The Diputación del Común has prepared a report on the state of the centers for the elderly in the Canary Islands, corresponding to 2019 and which has already been in the hands of Parliament since November, in which it describes lack of maintenance, poor hygiene and little attention to residents.
The document, advanced by Cadena Ser and to which Europa Press has had access, has been prepared from 25 visits to centers on the islands of Gran Canaria, Tenerife, Lanzarote and La Palma between February and December 2019, and they add up to almost 1,300 user places. In statements to Radio Club Tenerife, María Milagros Fuentes, author of the report, has reported that during the visit to a center the inspectors realized that the residents were not speaking, and that the next day, when taking data, they realized that “they were all shot, with medication.”
This report, which Fuentes has said, was provided to Parliament last November, also draws attention to the menus in the residences, with a preponderance of “pre-prepared, pre-cooked meals”, and that the residents “eat alone, in a corner of the room and with his back to the rest of the activity of the center “.
The Provincial Council clarifies that the report is still “unfinished” because the coronavirus pandemic appeared and highlights that while some centers have collaborated, others have shown “absolute contempt” for the work of the institution’s technicians.
It even highlights that the Ministry of Social Rights of the Government of the Canary Islands has not responded to their requests, the last in August of last year, and there are also very few visits to the residences of their own inspectors.
The report emphasizes that in many of the centers there is a “lack of rigor” in the work, there is no monitoring or evaluation of the residents and many of the tasks are carried out in an “improvised” manner.
In addition, the principles of respect and personal autonomy are not fulfilled – there are few individual rooms and one of the residence of La Palma there are up to more than six people together – and the common spaces are usually spacious and always have the television on, which means that that hinders social interaction.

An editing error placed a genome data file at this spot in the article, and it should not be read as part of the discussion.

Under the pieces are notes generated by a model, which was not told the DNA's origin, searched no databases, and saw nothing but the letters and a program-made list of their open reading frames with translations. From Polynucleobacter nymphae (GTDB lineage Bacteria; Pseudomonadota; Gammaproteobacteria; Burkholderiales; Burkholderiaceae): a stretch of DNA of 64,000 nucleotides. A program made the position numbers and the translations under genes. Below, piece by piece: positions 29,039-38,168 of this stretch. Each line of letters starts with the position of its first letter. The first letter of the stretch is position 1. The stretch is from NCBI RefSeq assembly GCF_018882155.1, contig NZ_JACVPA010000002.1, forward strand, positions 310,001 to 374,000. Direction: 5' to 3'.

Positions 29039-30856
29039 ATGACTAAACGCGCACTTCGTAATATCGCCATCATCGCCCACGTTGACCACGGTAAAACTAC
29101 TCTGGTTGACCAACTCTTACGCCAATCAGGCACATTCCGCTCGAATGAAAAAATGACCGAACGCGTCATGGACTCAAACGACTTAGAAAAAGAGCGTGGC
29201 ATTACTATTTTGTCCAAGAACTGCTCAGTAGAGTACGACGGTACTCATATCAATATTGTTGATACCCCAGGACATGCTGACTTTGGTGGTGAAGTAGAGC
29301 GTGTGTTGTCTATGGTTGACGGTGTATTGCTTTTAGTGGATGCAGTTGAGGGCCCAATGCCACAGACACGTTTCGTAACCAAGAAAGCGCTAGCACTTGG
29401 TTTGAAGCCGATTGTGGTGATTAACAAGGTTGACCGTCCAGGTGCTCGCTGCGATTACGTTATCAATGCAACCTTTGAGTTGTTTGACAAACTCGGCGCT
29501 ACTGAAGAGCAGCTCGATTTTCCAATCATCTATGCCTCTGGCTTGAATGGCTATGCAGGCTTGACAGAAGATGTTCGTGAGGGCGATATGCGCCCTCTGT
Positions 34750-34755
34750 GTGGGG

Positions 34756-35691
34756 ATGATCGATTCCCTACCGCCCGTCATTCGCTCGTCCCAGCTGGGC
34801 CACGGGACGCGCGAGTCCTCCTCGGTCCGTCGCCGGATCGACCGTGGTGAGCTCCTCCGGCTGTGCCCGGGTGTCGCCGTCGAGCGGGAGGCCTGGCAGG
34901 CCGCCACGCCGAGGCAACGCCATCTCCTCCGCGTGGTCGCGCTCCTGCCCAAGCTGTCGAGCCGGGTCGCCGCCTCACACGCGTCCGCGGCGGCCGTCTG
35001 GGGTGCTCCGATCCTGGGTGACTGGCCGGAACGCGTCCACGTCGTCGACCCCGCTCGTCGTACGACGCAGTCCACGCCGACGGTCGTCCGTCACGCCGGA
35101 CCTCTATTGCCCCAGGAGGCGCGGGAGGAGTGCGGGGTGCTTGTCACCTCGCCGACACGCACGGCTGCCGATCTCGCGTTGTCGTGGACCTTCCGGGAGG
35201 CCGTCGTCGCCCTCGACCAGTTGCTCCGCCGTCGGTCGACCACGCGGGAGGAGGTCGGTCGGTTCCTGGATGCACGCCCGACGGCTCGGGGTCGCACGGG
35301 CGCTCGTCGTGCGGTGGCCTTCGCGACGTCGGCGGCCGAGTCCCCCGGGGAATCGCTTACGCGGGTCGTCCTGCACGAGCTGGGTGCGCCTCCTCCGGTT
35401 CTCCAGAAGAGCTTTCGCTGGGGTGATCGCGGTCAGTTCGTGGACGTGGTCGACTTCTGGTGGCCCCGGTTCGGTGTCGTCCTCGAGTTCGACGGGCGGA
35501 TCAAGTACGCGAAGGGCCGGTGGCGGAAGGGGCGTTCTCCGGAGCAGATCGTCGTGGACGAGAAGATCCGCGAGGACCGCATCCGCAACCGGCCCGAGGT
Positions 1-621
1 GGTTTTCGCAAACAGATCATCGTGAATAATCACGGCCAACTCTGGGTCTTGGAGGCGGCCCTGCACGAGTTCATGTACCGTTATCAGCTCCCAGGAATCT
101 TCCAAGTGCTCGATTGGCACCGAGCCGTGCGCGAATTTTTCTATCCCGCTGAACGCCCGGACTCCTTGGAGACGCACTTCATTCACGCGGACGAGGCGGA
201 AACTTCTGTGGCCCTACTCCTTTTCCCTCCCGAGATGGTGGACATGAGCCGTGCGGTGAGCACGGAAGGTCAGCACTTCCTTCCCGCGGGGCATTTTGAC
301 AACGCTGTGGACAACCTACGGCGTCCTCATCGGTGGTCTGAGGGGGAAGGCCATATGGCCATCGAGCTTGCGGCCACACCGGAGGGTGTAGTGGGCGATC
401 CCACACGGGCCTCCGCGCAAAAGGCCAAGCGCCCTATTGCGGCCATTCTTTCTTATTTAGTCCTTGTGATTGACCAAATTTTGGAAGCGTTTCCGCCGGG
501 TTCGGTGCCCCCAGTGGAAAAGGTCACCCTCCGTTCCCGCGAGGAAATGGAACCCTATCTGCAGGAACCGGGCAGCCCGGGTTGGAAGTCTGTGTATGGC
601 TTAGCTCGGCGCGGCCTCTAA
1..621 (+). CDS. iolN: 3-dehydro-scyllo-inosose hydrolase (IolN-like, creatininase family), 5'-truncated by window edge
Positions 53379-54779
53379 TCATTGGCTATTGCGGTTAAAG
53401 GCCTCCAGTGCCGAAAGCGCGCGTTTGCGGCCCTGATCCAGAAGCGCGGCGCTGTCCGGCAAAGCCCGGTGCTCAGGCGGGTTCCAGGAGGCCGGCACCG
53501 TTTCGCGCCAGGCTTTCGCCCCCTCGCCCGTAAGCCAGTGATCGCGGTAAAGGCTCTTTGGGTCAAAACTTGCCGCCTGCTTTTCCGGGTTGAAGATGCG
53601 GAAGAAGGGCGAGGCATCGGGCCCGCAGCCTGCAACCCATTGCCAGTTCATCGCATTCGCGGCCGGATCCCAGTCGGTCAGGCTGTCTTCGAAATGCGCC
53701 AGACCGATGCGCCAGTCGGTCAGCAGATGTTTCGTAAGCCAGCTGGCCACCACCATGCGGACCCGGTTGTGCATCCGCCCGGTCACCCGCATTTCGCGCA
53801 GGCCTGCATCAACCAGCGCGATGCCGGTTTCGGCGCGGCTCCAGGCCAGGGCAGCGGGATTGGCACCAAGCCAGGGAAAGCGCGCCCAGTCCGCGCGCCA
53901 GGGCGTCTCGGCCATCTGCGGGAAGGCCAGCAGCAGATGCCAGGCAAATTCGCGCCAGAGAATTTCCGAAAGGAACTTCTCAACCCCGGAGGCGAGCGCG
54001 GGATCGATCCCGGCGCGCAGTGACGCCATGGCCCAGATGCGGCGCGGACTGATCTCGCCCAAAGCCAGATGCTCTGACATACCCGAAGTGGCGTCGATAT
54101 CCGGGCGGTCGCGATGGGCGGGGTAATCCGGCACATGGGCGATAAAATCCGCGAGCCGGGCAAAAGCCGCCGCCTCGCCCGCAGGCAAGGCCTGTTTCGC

Rooms without light and little humanized
There are also rooms without light, in semi-basements, with access barriers and others without the accessory equipment such as a wardrobe or bedside table.
To all these deficiencies is added the lack of network facilities for telecommunications and the absence of devices for the use of people in their rooms, thus responding to the need for connectivity “in an intimate, safe and stable way.”
“There are few centers that achieve that the rooms are areas as well as comfortable, humanized spaces and with a pleasant appearance to feel like a home,” the report details.
In the majority there are maintenance defects such as dampness, chipped wood, kitchens without mosquito nets or breaks and in one center, even a kitchen was open to an area that functioned as a waste dump.
During the visits, the technicians of the Diputación del Común have verified outbreaks of scabies, dirty bathrooms and the presence of rats, cockroaches, ants and bedbugs, as well as remains of previous meals in the dining room, hairdressing waste, butts and mattresses stacked in the halls.
It also collects that there are people who “are kept with stains of food scraps, without changing clothes sprinkled during the rest of the day.”
“The shock produced by finding this lack of hygiene and sanitation in the centers is indescribable, without being detected by the administrations in charge of inspecting and ensuring the functioning of the resources for the elderly, and, in turn, without being revealed by relatives or other people who access the facilities. We appeal to the social responsibility of working for a minimum of well-being of the elderly, “the report states.
In all the centers consulted by the Diputación del Común, the functions of accommodation, maintenance and laundry are fulfilled, but health care and occupational activities, for example, only in 61% of cases, and occupational therapy, only 35% , and in many cases, without qualified personnel.
Regarding medical assistance, it states that, according to the information provided by the centers, medical visits are almost a year apart and, in the case of an acute episode, only emergency professionals attend.
“Who supervises the restraints or how situations of institutional abuse are detected? Who knows the menu? Who carries out the continuous assessment of functional training and mobility?”
Another aspect in which the report of the Diputación del Común stops is that, in five of the residences visited, the mandatory individual file of each resident is limited to “a mere folder with documentation of the people, without professional evaluations and , therefore, without monitoring and evolution of the promotion of personal autonomy “.
Most of the centers claim that the problems “are solved by talking” or that there are “no complaints”, and that there is an “irrelevant, irrelevant” activity, in terms of complaint sheets or suggestion boxes.
“Commodification” of care
The Diputación del Común attributes the current state of nursing homes to the “boom in commercialization” of residential care, which has led to treatment limitations, loneliness of residents, lack of qualified workers and precarious and poorly paid jobs.
“It is too late to change what has happened but it is time for reflection, decision-making and planning for the impact on health and long-term services for older people; they must recognize and address the particular challenges they face, including their ability to access to treatments, medical and social care, the care model of the residence, itself the model of society “, he concludes.